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In Perl, there is an ability to break an outer cycle like this:

AAA: for my $stuff (@otherstuff) {
         for my $foo (@bar) {
             last AAA if (somethingbad());
         }
      }

(syntax may be wrong), which uses a loop label to break the outer loop from inside the inner loop. Is there anything similar in Ruby?

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7 Answers 7

up vote 88 down vote accepted

Consider throw/catch. Normally the outside loop in the below code will run five times, but with throw you can change it to whatever you like, breaking it in the process. Consider this perfectly valid ruby code:

catch (:done) do
  5.times { |i|
    5.times { |j|
      puts "#{i} #{j}"
      throw :done if i + j > 5
    }
  }
end
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3  
Personally I don't like using exception raising for normal code execution. It forces a programmer the follow multiple flows of logic. –  Jeff Waltzer Aug 30 '09 at 16:24
15  
I don't understand this comment. In the code snippet above there are no exceptions raised anywhere. There are only six messages sent in the entire piece of code: catch, times, puts, throw, + and <=>. I don't send of raise anywhere. –  Jörg W Mittag Aug 31 '09 at 9:33
16  
I guess there is a mix up between raise/rescue (exceptions) and throw/catch, they looks similar but are not. –  Kris Jan 26 '11 at 16:49
6  
This is really the correct answer. –  kizzx2 Mar 2 '11 at 15:01
8  
"While the exception mechanism of raise and rescue is great for abandoning execution when things go wrong, it's sometimes nice to be able to jump out of some deeply nested construct during normal processing. This is where catch and throw come in handy." (ruby-doc.org/docs/ProgrammingRuby/html/tut_exceptions.html) –  Ryan Heneise Aug 2 '11 at 14:57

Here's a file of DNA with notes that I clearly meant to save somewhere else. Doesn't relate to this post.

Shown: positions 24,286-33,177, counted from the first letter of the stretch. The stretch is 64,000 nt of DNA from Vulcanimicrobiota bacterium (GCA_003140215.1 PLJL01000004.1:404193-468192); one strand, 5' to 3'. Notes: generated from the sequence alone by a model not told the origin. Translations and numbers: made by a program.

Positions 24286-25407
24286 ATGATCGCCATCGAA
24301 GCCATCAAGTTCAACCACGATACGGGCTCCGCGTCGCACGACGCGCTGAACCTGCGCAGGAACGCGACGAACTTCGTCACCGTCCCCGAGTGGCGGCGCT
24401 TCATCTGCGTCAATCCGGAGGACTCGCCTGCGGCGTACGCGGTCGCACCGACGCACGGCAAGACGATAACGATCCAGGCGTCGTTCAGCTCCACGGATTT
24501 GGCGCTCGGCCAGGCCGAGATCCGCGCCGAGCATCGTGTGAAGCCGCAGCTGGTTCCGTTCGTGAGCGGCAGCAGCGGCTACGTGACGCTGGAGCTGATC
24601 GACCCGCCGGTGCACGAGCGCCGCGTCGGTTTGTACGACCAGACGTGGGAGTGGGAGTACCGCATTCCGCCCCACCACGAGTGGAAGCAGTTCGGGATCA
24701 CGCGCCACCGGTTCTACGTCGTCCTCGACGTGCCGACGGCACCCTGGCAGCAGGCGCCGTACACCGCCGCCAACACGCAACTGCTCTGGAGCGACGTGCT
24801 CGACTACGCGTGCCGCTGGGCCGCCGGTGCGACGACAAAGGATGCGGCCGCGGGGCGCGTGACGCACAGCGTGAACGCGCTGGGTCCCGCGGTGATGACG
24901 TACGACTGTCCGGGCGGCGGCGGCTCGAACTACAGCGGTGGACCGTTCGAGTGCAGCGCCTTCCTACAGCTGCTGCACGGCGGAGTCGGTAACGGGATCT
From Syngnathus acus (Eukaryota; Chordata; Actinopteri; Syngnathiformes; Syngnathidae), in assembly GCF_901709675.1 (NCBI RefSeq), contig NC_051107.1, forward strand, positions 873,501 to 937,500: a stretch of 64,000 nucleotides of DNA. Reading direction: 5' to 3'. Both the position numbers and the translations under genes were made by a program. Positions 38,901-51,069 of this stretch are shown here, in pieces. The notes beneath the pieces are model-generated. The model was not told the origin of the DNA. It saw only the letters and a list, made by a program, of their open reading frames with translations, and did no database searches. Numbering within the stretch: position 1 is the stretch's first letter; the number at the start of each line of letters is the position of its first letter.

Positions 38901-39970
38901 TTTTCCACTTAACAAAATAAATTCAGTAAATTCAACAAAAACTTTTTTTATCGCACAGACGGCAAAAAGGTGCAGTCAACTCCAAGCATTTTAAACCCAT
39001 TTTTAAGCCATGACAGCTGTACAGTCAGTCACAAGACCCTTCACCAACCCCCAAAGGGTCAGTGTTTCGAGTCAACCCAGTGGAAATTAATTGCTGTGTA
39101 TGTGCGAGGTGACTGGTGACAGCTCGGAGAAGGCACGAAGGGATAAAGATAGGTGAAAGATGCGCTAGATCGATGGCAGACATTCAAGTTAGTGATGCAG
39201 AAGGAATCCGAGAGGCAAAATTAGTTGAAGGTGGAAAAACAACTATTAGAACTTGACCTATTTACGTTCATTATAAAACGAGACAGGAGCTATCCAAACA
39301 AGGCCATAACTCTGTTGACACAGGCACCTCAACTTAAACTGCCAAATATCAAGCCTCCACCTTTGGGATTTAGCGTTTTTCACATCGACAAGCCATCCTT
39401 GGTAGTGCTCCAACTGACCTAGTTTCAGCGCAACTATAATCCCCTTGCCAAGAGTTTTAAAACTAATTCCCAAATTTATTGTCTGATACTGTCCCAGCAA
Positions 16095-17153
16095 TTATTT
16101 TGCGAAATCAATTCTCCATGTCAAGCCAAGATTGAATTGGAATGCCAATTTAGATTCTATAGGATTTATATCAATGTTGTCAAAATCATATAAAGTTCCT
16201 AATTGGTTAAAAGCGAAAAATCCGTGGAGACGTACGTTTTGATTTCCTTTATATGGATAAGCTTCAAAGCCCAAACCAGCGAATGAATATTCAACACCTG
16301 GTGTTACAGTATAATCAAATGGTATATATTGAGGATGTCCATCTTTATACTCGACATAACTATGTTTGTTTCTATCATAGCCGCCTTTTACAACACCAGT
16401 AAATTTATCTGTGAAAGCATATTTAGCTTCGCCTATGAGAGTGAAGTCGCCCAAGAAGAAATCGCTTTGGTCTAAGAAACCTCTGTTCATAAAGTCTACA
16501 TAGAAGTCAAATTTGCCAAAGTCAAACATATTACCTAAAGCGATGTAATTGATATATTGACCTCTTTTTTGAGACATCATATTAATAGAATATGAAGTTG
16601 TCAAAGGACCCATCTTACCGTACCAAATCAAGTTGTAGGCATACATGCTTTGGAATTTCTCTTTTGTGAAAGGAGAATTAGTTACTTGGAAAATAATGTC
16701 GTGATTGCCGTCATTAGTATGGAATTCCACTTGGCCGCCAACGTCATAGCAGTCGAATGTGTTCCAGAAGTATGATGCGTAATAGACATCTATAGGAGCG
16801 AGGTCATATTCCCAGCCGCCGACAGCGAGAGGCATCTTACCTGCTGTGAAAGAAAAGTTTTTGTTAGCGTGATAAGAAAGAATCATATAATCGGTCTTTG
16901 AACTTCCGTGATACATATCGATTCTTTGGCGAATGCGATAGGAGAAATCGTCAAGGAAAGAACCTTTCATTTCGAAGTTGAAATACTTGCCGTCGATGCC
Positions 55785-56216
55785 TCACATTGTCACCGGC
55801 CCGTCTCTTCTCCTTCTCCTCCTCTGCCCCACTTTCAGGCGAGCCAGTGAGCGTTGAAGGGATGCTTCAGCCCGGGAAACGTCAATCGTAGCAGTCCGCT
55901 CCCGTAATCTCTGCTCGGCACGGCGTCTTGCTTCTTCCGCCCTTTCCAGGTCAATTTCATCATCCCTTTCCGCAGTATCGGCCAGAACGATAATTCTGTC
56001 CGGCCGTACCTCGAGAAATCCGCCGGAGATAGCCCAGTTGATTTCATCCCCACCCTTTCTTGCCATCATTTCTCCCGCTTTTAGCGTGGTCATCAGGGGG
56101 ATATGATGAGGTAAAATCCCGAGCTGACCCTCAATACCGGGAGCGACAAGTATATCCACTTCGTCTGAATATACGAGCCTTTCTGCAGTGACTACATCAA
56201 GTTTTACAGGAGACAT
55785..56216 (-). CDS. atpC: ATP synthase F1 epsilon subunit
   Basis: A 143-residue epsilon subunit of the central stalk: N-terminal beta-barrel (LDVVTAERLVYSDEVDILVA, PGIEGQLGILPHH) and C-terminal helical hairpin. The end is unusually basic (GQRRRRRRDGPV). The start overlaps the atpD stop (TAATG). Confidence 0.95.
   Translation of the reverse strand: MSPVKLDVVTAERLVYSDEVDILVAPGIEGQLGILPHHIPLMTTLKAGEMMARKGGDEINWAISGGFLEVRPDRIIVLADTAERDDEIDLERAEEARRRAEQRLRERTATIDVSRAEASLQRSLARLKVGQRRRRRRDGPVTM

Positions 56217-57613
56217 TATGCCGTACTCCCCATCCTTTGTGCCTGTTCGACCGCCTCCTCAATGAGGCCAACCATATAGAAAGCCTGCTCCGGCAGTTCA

What you want is non-local control-flow, which Ruby has several options for doing:

  • Continuations,
  • Exceptions, and
  • throw/catch

Continuations

Pros:

  • Continuations are the standard mechanism for non-local control-flow. In fact, you can build any non-local control-flow (subroutines, procedures, functions, methods, coroutines, state machines, generators, conditions, exceptions) on top of them: they are pretty much the nicer twin of GOTO.

Cons:

  • Continuations are not a mandatory part of the Ruby Language Specification, which means that some implementations (XRuby, JRuby, Ruby.NET, IronRuby) don't implement them. So, you can't rely on them.

Exceptions

Pros:

  • There is a paper that proves mathematically that Exceptions can be more powerful than Continuations. IOW: they can do everything that continuations can do, and more, so you can use them as a replacement for continuations.
  • Exceptions are universally available.

Cons: